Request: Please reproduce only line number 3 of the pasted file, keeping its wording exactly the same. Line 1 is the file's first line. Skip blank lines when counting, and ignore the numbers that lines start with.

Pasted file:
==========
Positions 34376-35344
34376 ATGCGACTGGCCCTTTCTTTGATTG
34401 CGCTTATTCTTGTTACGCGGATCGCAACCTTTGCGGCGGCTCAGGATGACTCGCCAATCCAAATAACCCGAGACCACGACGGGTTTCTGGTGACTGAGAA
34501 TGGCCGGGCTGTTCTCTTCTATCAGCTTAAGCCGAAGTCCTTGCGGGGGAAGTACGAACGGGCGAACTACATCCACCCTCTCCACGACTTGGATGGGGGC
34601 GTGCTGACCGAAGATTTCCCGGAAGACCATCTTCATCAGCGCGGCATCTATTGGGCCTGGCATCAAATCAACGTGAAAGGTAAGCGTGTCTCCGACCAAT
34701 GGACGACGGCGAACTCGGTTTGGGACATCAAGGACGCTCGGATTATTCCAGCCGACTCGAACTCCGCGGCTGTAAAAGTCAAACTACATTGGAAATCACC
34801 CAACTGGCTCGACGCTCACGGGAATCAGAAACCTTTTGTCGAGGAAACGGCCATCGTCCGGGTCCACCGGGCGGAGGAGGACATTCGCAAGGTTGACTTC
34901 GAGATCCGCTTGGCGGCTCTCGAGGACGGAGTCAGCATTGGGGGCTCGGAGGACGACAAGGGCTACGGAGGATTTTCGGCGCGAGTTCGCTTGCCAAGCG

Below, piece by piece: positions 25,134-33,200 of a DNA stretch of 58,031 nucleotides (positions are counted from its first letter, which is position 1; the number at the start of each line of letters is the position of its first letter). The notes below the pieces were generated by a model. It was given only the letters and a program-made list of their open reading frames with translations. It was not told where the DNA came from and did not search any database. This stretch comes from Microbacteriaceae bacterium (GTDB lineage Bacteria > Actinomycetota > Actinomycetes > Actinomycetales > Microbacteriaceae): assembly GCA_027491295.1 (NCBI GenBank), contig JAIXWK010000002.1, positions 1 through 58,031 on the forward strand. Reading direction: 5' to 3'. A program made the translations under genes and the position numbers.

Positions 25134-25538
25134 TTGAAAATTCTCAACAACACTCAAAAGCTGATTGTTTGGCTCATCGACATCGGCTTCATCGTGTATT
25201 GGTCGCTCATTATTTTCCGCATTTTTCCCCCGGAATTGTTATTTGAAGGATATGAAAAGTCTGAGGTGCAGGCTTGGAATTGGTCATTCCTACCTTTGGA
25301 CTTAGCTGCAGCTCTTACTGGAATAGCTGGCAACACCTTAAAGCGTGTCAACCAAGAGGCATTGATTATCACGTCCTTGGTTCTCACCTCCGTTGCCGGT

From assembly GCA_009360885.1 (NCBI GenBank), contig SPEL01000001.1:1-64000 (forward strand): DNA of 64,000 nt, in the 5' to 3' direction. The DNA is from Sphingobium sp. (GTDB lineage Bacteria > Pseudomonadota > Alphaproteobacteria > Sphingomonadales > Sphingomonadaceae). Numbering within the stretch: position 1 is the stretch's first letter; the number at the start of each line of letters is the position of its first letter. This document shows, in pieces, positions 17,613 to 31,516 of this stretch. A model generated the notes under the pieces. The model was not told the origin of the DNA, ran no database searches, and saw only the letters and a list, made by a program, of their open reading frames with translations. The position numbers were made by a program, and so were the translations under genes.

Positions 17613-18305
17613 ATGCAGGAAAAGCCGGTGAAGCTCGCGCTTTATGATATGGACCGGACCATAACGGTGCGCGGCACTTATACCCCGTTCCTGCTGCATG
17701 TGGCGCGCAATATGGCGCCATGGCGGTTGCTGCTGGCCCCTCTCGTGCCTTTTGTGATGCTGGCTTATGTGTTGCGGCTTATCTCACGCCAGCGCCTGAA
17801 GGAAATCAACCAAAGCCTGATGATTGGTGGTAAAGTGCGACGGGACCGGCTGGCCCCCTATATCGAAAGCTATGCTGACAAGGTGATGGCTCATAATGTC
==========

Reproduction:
34401 CGCTTATTCTTGTTACGCGGATCGCAACCTTTGCGGCGGCTCAGGATGACTCGCCAATCCAAATAACCCGAGACCACGACGGGTTTCTGGTGACTGAGAA